Phorm also explained that they inspect a website’s “robots.txt” file to determine whether the website owner has specified that search engine “spiders” and other automated processing systems should not examine the site. This goes a little way towards obtaining the permission of the website owner for intercepting their traffic — however, in my view, failing to prohibit the GoogleBot from indexing your page is rather different from permitting your page contents to be snooped upon, so that Phorm can turn a profit from profiling your visitors.

Overall, I learnt nothing about the Phorm system that caused me to change my view that the system performs illegal interception as defined by s1 of the Regulation of Investigatory Powers Act 2000.

Read the rest here, or go straight to the technical analysis.

By coincidence, the Information Commisioner has released an updated statement on Phorm. From the looks of things, they have declined FIPR's invitation to consider the lawfulness of Phorm's data processing under legislation other than the Data Protection Act (such as RIPA). They have also failed to address the news that BT trialled Phorm without seeking consent from its users in 2006.

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April 02, 2008 | Michael Holloway

The future of copyright

Update: here's a recording of Becky's introductory remarks to the Westminster eForum on the future of copyright:

We don't always trumpet the work we do, such as talking to civil servants, journalists, students or other groups interested in digital rights, so its nice when others compliment our efforts. On Monday of this week, we were at the Westminster eForum's seminar on Intellectual Property and the Future of Copyright. Ray Corrigan (Open University), who opened the event with a great talk on UK copyright, has posted these remarks :

The other highlights of the seminar were contributions from Becky Hogge of the Open Rights Group and film-maker, Jamie King, director of Steal This Film II. On the industry side Shira Perlmutter of the IFPI was quietly effective though I disagreed with some of what she had to say; Richard Mollet of the BPI started out well as you would expect of a confident, experienced PR professional but then, from my perspective, slightly misjudged the mood and came across as irritated that others, such as Andrew Gowers, had a different world view which was taken seriously. What was interesting was when he admonished us to get our language right - we should apparently be labeling the '3 strikes' laws/memorandums/agreements as a "graduated response" approach. Kettles, pots and a certain colour come to mind and anyway I think I prefer Louise Ferguson's "Internet ASBOS" as a more appropriate tag.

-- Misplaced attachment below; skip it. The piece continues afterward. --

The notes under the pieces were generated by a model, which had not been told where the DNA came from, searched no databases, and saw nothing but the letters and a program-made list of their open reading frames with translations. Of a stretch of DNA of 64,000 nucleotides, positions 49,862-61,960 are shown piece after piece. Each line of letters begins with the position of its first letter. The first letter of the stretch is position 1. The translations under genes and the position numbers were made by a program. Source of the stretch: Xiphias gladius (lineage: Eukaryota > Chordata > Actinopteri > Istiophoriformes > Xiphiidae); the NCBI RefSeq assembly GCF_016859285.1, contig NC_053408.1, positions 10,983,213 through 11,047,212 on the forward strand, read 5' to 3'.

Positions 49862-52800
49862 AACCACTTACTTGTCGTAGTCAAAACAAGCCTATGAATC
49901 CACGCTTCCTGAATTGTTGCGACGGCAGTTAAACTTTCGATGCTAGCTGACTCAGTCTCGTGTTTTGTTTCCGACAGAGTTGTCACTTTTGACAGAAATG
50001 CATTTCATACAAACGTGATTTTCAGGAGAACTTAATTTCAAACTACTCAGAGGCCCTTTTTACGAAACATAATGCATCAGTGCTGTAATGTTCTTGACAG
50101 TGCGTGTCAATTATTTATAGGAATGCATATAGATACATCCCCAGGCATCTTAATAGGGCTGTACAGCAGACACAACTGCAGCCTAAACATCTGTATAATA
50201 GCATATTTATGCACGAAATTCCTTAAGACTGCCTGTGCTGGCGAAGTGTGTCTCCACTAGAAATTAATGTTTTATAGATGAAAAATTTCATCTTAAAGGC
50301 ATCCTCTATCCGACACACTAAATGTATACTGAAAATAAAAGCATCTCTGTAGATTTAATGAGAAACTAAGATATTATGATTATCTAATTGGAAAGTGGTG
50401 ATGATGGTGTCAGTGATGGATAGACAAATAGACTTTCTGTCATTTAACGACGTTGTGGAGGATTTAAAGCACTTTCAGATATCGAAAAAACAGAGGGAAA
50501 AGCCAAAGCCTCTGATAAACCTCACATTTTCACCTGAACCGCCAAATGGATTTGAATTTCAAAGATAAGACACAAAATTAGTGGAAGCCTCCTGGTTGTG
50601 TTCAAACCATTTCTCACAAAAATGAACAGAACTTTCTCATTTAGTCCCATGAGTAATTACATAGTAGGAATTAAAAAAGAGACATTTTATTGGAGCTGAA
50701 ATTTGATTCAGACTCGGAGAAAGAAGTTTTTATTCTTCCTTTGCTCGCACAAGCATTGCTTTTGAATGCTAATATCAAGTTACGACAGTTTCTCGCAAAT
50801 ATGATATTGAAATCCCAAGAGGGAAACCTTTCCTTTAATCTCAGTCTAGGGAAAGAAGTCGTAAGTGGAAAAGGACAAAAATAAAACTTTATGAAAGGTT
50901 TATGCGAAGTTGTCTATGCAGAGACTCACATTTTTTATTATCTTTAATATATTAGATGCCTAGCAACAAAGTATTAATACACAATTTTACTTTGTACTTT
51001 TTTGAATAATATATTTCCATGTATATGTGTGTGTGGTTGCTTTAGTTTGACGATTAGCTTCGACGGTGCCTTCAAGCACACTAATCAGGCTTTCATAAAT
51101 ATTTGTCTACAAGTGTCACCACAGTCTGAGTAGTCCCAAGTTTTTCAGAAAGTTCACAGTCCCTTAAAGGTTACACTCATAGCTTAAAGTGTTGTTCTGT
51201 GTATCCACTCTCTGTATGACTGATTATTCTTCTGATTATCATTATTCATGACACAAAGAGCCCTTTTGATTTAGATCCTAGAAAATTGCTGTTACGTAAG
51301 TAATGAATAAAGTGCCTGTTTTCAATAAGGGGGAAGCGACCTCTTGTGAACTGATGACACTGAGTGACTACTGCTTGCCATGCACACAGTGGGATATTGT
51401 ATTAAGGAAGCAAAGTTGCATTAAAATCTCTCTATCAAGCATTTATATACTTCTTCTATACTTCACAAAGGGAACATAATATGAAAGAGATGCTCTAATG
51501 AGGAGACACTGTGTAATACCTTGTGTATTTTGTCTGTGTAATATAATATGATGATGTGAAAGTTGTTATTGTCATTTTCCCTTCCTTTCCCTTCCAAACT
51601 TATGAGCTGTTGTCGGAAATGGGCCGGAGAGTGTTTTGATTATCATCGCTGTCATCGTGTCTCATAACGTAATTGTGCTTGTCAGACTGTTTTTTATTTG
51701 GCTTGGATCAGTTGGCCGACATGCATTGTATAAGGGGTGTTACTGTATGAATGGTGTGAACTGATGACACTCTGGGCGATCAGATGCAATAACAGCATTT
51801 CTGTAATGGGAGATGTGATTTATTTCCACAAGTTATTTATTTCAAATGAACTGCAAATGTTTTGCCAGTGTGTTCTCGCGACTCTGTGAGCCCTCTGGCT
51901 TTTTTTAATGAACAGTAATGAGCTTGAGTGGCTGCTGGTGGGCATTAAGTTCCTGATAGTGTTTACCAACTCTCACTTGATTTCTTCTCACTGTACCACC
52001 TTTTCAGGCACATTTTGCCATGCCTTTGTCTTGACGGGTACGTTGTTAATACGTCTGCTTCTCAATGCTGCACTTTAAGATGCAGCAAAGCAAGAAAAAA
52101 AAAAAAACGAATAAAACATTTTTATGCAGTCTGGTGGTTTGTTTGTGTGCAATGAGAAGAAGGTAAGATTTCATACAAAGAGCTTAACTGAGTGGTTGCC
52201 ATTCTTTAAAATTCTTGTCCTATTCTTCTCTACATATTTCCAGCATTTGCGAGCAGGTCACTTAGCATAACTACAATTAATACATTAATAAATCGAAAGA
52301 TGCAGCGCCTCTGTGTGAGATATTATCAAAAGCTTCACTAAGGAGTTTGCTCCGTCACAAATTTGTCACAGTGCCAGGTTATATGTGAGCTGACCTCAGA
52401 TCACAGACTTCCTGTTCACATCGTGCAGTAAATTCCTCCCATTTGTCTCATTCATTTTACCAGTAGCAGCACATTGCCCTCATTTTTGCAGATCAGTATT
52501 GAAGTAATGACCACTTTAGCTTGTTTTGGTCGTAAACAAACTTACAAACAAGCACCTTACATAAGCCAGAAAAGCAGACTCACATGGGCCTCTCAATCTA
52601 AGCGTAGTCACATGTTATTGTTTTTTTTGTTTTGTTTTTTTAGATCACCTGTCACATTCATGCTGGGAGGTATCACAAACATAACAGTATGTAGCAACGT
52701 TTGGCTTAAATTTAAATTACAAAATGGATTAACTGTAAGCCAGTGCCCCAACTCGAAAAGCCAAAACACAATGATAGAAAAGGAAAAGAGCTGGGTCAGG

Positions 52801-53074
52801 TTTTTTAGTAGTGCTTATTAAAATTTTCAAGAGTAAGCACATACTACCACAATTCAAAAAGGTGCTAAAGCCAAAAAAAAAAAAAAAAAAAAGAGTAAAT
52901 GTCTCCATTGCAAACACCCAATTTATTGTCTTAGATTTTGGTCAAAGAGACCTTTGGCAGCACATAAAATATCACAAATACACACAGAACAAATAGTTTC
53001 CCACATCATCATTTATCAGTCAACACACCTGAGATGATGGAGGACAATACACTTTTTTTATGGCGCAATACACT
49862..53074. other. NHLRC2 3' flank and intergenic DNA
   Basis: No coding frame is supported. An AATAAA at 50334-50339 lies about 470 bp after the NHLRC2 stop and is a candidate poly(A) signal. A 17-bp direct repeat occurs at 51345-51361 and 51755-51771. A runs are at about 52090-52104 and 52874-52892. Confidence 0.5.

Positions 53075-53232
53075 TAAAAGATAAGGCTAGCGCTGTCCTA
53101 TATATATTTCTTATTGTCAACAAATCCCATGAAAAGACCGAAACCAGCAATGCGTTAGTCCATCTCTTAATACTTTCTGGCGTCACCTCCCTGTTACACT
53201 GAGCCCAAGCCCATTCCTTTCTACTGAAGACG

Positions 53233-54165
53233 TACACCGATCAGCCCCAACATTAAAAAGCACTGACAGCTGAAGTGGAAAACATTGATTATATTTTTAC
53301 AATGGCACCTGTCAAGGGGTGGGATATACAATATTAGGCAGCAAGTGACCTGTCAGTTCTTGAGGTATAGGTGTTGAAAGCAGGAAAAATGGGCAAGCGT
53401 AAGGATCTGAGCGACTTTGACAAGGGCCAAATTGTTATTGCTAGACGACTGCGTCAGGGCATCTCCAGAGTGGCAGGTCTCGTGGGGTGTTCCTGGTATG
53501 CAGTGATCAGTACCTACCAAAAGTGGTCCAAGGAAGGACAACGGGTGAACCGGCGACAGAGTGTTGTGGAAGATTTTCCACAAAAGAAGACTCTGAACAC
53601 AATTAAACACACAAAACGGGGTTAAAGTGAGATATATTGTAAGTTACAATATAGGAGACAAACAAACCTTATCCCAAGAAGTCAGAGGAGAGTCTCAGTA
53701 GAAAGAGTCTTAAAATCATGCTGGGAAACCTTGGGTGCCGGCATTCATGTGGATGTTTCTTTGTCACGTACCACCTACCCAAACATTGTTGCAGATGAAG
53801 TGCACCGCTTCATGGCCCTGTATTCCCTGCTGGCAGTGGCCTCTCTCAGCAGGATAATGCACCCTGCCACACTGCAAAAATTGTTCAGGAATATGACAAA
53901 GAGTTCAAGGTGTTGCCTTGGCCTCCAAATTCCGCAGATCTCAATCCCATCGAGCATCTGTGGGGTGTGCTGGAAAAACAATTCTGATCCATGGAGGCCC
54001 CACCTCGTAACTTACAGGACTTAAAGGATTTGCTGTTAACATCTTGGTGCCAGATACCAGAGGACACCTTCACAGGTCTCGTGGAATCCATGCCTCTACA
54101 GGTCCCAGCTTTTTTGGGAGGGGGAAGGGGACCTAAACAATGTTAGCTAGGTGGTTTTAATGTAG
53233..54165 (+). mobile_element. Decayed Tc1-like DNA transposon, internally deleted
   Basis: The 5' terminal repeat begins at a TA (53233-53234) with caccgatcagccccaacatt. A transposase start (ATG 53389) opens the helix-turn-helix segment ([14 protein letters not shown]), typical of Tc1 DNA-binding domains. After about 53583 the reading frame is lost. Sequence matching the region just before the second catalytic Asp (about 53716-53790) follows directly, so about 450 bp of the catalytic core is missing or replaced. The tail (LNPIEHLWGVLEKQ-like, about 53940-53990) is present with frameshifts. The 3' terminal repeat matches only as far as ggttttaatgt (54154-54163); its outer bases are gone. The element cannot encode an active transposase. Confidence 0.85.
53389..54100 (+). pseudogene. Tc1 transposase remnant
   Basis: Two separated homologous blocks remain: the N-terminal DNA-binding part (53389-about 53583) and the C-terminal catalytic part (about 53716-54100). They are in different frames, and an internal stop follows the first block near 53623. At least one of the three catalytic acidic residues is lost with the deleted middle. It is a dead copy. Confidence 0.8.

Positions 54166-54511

The full text and slides from Ray's talk, which covered the history of copyright legislation and the current reform landscape, are available from his blog. We've asked the WeF to supply an audio recording of Becky's contribution and will link if it becomes available.

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March 31, 2008 | Michael Holloway

Supporters update - March 2008

Please use the link below to read our March 2008 supporters update. Headlines include the culmination of our Creative Business project and the Sound Copyright petition achieving over 10,000 signatories.

Supporters update - March 2008

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March 28, 2008 | Becky Hogge

ORG and FIPR meet with Phorm

On Wednesday, at their invitation, I went to Phorm’s offices in Central London. I was accompanied by ORG Advisory Council member (and Foundation for Information Policy Research Treasurer) Richard Clayton. We were there, on Phorm’s invitation, to find out how the systems that they are selling to BT, Virgin and TalkTalk actually work. Over the last few weeks, the story that three of the UK’s major ISPs are signed up to trial Phorm, which tracks users’ online surfing habits in order to serve them targeted ads, has been met with significant public resistance.

We didn’t go to Phorm for “the layman’s view”. We wanted the real deal, and I’m delighted to say that that’s what we got. Over the coming days, Richard Clayton will be posting details of different aspects of the system on Light Blue Touchpaper, posts which I will report on here. Earlier this month, the Open Rights Group called on Phorm to publish full details of how the technology will work – Richard’s analysis will provide this information. Only when we know how Phorm actually works can we model exactly what the implications of the technology are for users’ privacy. Richard and I also encouraged Phorm representatives to join the UK-crypto mailing list, in order to engage further with the expert community.

In the meantime, I thought it would be useful if I noted one of the less technical discussions that took place at the meeting. Phorm remain convinced that their technology, in the words of Simon Davies "advance[s] the whole sector of protecting personal information by two to three steps". This assertion is based on the significant measures they have taken to obscure identifying and sensitive information as they track web activity in order to serve targeted ads.